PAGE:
A fabric that is truly both waterproof and breathable has a special lining laminated to the inside. This membrane allows sweat to go out while keeping rain from getting in. The membrane has microscopic pores that are smaller than water drops but larger than water vapor. This membrane, found first and most notably in Gore-Tex, is expensive. Thus, a turnout blanket or sheet that is truly both waterproof and breathable is not going to be a bargain purchase, starting at $150 and easily going higher. The main Gore-Tex patent has expired, so other waterproof/breathable fabrics are now available ? one familiar name found in blankets is Sympatex. Check the tag for details on the faculties of the outer fabric itself and look for the laminated membrane. Laundering a fabric with this membrane shouldn?t affect its waterproof/breathable qualities, although some recommend that the waterproofing on the outer layer be enhanced by occasionally applying a product for that purpose that can be found at some tack shops and most outdoor stores.

Some fabrics, especially those made from natural fibers such as cotton or wool, are inherently breathable. Other fabrics are breathable because of their weave or construction. How can you tell if a blanket or sheet is breathable? Put the fabric up to your lips and try to suck in air. If you can, then the fabric will also allow moisture to evaporate. Some blankets claim ?breathability? simply because they add a loose-weave lining that allows airflow under the waterproof shell. You can achieve the same effect by using an anti-sweat sheet under a water-tight top layer. (Old-timers used to do the same thing in a way by sticking straw on the horse’s back under the blanket.)

Stable sheets and blankets need to be breathable. Don?t waste money there for one that is also waterproof. Turnout clothes where the horse is standing (or running at times) in full sun also need to be breathable. If a blanket has that expensive laminated membrane, the breath-through test with your lips won?t work. If it’s lined with another fabric, you won?t be able to see if the membrane is there. You?ll have to take the manfuactrurer?s claim on faith.

Waterproof fabrics used in moderately priced blankets are usually tightly woven synthetics that aren?t breathable. A blanket that is truly waterproof also needs to have no seam along the back and have tightly stitched construction elsewhere. You don’t want to have your initials or stable name embroidered onto a blanket that you’ll use for turnout because the stitching will be an entry point for rain. (Put the embroidery on a strap, if you must.) The people who manufacture waterproof/breathable fabrics usually insist that products made from them have durable construction and sealed seams, another reason such blankets are likely to be pricey.

A moderately priced blanket suitable for turnout that is breathable is usually, at best, just water-resistant, not waterproof. It should serve your horse fine except in pouring rain, keeping mud out when he rolls and allowing light rain to slide off before it can seep inside. If it gets really soaked, it will need to be removed from the horse and hung to dry on its own.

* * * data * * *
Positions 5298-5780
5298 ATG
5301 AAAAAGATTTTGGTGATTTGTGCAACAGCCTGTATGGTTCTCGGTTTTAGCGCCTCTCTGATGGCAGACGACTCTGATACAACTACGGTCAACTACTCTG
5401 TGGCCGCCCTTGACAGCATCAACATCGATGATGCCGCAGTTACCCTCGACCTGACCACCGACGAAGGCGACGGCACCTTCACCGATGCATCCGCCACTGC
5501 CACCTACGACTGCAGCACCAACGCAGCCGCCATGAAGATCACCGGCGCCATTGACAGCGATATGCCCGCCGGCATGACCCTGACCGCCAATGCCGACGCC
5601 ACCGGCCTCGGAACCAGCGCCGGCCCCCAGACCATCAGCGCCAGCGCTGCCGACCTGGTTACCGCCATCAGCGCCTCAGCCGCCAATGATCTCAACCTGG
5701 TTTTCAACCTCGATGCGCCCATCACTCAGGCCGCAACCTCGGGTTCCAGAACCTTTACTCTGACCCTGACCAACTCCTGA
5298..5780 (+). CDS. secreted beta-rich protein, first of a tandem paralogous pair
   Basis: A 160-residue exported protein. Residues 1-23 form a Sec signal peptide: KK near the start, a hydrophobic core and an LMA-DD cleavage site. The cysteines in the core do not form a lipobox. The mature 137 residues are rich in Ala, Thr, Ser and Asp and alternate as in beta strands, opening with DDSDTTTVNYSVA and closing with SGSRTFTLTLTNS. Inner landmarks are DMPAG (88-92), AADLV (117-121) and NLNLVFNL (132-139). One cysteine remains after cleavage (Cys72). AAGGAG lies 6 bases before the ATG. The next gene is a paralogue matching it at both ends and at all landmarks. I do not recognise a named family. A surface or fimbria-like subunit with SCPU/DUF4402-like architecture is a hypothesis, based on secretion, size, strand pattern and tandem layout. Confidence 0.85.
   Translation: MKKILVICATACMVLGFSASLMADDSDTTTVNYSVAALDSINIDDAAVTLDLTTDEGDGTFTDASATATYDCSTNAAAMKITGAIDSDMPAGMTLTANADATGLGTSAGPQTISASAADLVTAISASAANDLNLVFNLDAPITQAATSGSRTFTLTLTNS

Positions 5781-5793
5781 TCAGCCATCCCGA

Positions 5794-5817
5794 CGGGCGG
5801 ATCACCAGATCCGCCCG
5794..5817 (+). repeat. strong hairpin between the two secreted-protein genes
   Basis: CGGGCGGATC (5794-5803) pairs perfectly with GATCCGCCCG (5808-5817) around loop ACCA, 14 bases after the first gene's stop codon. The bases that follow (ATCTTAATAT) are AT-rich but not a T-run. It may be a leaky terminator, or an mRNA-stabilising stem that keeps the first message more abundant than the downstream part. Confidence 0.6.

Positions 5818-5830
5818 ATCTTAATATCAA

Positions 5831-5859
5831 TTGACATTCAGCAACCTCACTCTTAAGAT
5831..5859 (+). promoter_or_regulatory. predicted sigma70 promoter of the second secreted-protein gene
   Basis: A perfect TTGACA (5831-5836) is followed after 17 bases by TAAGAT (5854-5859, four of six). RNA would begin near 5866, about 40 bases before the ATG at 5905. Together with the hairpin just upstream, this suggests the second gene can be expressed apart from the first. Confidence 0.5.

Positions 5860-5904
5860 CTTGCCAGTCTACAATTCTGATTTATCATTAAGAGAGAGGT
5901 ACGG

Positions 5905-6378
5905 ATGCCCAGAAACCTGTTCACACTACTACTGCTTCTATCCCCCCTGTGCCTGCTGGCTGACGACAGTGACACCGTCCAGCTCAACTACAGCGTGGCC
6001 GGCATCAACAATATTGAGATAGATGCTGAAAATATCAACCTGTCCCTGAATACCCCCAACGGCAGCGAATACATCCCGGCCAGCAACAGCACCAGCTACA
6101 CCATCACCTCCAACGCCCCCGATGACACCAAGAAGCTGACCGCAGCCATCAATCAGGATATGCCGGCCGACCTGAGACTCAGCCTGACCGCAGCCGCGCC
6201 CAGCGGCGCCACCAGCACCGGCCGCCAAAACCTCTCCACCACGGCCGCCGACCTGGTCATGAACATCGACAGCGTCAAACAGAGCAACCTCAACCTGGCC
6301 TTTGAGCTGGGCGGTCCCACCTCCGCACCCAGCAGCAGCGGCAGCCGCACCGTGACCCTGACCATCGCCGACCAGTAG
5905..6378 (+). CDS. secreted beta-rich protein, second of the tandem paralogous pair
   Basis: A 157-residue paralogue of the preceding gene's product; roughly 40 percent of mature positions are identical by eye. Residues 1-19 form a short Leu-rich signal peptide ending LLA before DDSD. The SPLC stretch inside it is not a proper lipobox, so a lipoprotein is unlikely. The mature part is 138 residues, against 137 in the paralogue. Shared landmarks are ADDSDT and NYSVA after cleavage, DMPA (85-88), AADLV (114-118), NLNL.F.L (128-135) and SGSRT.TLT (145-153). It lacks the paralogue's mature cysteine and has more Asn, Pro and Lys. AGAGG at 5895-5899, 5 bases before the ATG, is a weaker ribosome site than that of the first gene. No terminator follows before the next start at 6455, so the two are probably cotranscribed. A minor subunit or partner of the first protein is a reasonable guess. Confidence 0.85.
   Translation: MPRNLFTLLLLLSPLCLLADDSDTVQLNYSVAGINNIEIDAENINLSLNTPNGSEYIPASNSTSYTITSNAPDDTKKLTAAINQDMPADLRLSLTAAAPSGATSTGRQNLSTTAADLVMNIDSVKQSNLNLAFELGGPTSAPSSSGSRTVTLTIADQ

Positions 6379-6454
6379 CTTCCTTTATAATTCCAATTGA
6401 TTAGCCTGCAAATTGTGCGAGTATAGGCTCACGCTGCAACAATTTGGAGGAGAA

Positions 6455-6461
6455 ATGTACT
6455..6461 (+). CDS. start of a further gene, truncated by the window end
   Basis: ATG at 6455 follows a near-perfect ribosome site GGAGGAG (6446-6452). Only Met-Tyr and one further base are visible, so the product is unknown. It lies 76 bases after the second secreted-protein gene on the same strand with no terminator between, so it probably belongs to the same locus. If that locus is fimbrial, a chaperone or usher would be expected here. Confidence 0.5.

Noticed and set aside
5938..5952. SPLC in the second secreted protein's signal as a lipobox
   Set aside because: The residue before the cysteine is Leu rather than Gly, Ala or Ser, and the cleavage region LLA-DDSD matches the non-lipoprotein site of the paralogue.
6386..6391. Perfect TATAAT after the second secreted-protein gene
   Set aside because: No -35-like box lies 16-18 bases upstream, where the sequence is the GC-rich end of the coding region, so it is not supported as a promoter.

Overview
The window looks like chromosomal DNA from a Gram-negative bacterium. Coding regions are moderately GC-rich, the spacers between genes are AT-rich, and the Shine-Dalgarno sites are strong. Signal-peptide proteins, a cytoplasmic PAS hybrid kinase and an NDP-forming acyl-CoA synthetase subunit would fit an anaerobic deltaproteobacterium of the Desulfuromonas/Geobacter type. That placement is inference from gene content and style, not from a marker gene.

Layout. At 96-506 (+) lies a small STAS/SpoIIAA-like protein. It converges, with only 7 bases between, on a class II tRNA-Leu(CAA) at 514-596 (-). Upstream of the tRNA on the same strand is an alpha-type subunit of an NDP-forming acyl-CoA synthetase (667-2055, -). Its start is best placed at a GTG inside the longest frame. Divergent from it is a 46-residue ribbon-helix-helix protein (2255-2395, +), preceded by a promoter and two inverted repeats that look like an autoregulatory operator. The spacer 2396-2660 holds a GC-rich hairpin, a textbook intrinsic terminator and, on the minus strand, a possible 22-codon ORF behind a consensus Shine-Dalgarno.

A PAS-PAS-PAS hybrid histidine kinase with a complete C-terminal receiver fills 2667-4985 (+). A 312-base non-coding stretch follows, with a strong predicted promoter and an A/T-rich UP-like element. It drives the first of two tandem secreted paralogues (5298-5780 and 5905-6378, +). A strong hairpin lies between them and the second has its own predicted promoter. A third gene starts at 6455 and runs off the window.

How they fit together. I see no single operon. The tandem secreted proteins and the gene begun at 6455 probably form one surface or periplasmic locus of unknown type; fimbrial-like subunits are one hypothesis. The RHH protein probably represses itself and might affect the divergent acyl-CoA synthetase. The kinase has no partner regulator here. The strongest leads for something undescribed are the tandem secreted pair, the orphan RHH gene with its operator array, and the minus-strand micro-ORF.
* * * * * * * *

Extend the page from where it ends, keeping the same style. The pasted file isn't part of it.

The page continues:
Blanket Terms and care.

Denier: Density of nylon fiber. The higher it is, the more durable (i.e. not a satisfactory chew toy) and water-resistant the blanket will be but also possibly less breathable. 1200 is a high density.

Ripstop: A raised square weave that keeps small rips from becoming large rips.

Fill weight: The amount of poly fill (insulation). Medium weight, up to around 225 grams. Heavy weight, 250 grams and up.

The care of a blanket will be determined by its materials and construction. A typical home washing machine can handle sheets and maybe coolers, but you’ll need a front-load washer (no agitator) to wash stable blankets yourself. Regular detergents can get the blankets clean, but you’ll a specialized blanket product to deodorize them. Check to see if the material or waterproofing treatment will require a specific product, water temperature and method of drying.

One of the most important components to blanket care is to get them cleaned and stored in the spring. Send them out right away for cleaning and repairs if necessary. If you have a front-loading washer, clean them yourself and then take the blanket to your cobbler for repairs?any cobbler who repairs luggage can usually fix up blankets as well and will insist that the blanket is clean.

Bottom Line. Healthy hard-working horses need blankets in the winter, especially if they are clipped. Otherwise in most situations, nature has provided them with protection from cold as long as they have adequate protection from wind and rain. Assess your needs based on your weather and the routine in your barn. Take care with fit and keep the layer that’s next to the horse’s coat as clean as possible to prevent rubs.

Article by Margaret Freeman, Associate Editor.

Blanketing Common Sense

Make this your mantra: Put blankets on from front to back. Take blankets off from back to front. That way you’re unlikely to forget a strap or hook that could make the horse kick out with the blanket halfway off or leave a strap or buckle loose that could then allow the blanket to twist under the horse.

Surcingles shouldn?t droop. A leg could get caught. The leg straps on a top layer should hold bottom layers in place, so remove any detachable straps on bottom layers.

Control the horse. Never change or adjust blankets in the pasture without a halter and lead rope on the horse.

Riding. Remove the tail strap on any cooler or quarter sheet that you toss behind the saddle while walking.

Watch out for static snap. The propensity for this varies from horse to horse, blanket to blanket, with longer coats and synthetic fabrics more likely to cause problems. If you use a static-prevention product, do so with the blanket flat on the ground. Don?t lift a layer and spray, especially while on the horse, because this can set off a static charge.

From The Horse Journal